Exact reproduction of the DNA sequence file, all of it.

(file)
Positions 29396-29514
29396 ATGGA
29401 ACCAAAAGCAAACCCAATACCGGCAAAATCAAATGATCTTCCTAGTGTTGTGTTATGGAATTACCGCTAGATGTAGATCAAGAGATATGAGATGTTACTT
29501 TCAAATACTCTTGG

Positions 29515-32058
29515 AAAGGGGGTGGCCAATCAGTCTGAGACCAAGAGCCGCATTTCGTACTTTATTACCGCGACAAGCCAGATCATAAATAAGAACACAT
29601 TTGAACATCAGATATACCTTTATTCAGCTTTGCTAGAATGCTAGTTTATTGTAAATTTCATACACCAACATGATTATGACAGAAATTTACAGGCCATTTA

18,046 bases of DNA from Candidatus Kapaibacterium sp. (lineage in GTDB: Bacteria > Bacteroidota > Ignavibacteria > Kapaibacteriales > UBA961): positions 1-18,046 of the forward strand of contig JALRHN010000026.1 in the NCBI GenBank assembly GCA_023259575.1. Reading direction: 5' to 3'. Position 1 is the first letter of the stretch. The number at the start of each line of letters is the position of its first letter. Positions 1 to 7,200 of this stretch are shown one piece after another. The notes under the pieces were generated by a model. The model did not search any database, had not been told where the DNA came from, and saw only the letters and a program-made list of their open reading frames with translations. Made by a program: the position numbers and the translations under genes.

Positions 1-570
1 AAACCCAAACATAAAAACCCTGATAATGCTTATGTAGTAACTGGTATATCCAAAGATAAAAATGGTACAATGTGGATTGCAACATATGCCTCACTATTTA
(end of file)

Positions 29396-29514
29396 ATGGA
29401 ACCAAAAGCAAACCCAATACCGGCAAAATCAAATGATCTTCCTAGTGTTGTGTTATGGAATTACCGCTAGATGTAGATCAAGAGATATGAGATGTTACTT
29501 TCAAATACTCTTGG

Positions 29515-32058
29515 AAAGGGGGTGGCCAATCAGTCTGAGACCAAGAGCCGCATTTCGTACTTTATTACCGCGACAAGCCAGATCATAAATAAGAACACAT
29601 TTGAACATCAGATATACCTTTATTCAGCTTTGCTAGAATGCTAGTTTATTGTAAATTTCATACACCAACATGATTATGACAGAAATTTACAGGCCATTTA

18,046 bases of DNA from Candidatus Kapaibacterium sp. (lineage in GTDB: Bacteria > Bacteroidota > Ignavibacteria > Kapaibacteriales > UBA961): positions 1-18,046 of the forward strand of contig JALRHN010000026.1 in the NCBI GenBank assembly GCA_023259575.1. Reading direction: 5' to 3'. Position 1 is the first letter of the stretch. The number at the start of each line of letters is the position of its first letter. Positions 1 to 7,200 of this stretch are shown one piece after another. The notes under the pieces were generated by a model. The model did not search any database, had not been told where the DNA came from, and saw only the letters and a program-made list of their open reading frames with translations. Made by a program: the position numbers and the translations under genes.

Positions 1-570
1 AAACCCAAACATAAAAACCCTGATAATGCTTATGTAGTAACTGGTATATCCAAAGATAAAAATGGTACAATGTGGATTGCAACATATGCCTCACTATTTA